Grid-Connected Blinders Removed from California's Distributed Energy Racehorse Posted on Dec 29, 2023

Guest Blog Post By Angela Lipanovich, Attorney & Founder of Estriatus Law

There can be no doubt – California is, and has been, the world’s leader among states and countries in distributed clean energy. This leadership role is thanks to grassroots movements, cutting edge cleantech businesses, hard-working solar contractors, and NGOs, including the Nation’s most effective state-led solar trade organization, known as the California Solar & Storage Associations (CALSSA).

Due to California’s success in enabling homeowners and businesses to own their own distributed energy supplies, the industry has a target on its back. Too many jobs and investments in utility scale energy and the bureaucracies that govern them are at risk to allow California’s distributed energy sector continue its current growth trajectory. The problem, however, is that the majority of California’s ratepayers want the ability to own their own solar supplies. In fact, the most recent survey showed that a super majority of Californian’s support solar.

This past year, CALSSA ended a valiant fight to stop a utility favored new rate for solar customers from going into effect (NEM-3 Decision), and three environmental groups, the Center for Biological Diversity, Environmental Working Group and Protect Our Communities, fought to overturn the NEM-3 decision in California’s Court of Appeal in the First Appellate District. The former effort was mostly unsuccessful with some part wins, and the later failed. However, both efforts built on decades of fighting for individual solar rights, which collectively put the current state of California’s distributed energy industry at a true tipping point for unstoppable growth.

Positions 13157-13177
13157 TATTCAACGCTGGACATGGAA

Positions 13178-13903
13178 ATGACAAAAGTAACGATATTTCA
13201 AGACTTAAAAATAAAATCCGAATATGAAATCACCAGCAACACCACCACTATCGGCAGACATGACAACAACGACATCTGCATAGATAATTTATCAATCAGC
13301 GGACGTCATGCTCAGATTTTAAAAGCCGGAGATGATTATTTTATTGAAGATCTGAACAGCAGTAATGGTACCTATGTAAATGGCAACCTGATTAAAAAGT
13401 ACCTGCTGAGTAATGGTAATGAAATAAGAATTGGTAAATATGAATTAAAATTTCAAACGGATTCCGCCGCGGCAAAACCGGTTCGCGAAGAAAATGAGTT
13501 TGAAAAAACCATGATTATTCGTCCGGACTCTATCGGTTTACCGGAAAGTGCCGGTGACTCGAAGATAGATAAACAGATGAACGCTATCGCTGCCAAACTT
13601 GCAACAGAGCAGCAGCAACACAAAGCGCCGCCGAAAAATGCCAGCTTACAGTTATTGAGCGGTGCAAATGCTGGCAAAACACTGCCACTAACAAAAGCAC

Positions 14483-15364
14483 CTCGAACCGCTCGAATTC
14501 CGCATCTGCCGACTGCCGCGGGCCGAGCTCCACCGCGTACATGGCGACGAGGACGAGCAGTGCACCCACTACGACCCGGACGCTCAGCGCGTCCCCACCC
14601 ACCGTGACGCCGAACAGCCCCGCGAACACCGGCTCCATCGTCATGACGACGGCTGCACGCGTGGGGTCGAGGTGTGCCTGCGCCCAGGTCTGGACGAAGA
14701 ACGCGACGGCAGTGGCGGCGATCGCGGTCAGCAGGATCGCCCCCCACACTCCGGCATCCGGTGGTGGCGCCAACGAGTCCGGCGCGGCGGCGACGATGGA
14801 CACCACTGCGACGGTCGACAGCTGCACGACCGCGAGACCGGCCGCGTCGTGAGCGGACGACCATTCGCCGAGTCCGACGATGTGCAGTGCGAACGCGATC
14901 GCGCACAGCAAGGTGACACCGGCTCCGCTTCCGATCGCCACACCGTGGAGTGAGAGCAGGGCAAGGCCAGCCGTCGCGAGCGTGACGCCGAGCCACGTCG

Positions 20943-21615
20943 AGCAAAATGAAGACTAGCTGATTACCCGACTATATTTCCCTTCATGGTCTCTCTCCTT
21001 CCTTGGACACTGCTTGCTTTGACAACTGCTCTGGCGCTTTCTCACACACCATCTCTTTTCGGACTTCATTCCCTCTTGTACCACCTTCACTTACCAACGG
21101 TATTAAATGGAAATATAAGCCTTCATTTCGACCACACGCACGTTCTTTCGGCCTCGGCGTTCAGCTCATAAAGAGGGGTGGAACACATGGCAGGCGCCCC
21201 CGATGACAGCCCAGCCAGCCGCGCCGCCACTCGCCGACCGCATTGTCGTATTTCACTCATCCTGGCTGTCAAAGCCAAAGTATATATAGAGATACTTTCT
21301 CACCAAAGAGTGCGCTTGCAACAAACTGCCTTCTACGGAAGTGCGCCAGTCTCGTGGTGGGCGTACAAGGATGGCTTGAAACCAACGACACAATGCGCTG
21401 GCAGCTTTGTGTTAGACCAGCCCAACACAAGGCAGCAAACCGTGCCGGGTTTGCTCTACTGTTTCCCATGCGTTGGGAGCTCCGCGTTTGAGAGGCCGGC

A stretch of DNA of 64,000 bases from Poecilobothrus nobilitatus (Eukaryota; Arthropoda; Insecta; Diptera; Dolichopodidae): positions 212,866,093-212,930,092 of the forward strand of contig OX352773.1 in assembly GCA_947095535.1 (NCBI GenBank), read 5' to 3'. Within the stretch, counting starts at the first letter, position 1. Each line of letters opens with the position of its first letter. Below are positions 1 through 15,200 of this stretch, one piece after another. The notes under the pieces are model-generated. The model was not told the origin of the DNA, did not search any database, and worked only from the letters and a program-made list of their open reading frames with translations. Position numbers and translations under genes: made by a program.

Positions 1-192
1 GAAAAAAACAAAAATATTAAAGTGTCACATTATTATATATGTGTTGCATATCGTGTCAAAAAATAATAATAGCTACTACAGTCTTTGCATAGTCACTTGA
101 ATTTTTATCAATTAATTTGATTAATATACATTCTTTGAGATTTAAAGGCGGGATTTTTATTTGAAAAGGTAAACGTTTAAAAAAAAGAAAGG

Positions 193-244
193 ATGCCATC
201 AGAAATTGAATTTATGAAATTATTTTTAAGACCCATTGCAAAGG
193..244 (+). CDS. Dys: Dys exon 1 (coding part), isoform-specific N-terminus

Now that the NEM-3 decision is settled, the cleantech ball has been placed back into the hands of California’s cleantech manufacturing and solar contracting sectors. These two industries, which employee over 65,000 people in California, have the capability to design and deliver distributed energy systems that are not dependent on the utilities’ electric grid. The importance of this hand off cannot be over emphasized. This is because anything that utilizes California’s electric grid involves the California Public Utility Commission’s painstakingly slow and imperfect solar ratemaking and rule-setting processes along with heavy utility and union lobbying efforts at odds with individual distributed energy ownership. Still, remove the components of grid dependence, and the deployment of distributed energy becomes a lot easier.

It is now up to the cleantech manufacturing sector and solar contractors to deploy non-grid dependent distributed energy systems for fully electrified properties. The nascent nature of this new type of non-grid dependent solar plus storage industry also cannot be over emphasized. For example, one of the leading residential energy storage companies has only existed for a couple of years. Cleantech manufacturers with remarkably short track records are common. Also, the technical complexities of building 100% electric properties with their own non-grid dependent distributed energy systems is difficult for not only homeowners and businesses, but also for the companies who build them.  Still, they can be built now thanks to the decades of people, NGOs and companies who have worked so hard up to this current moment in time.

After seventeen years of working as legal counsel for distributed energy companies, I am excited and optimistic to see what happens as the grid-connected blinders are removed from California’s distributed energy industry racehorse.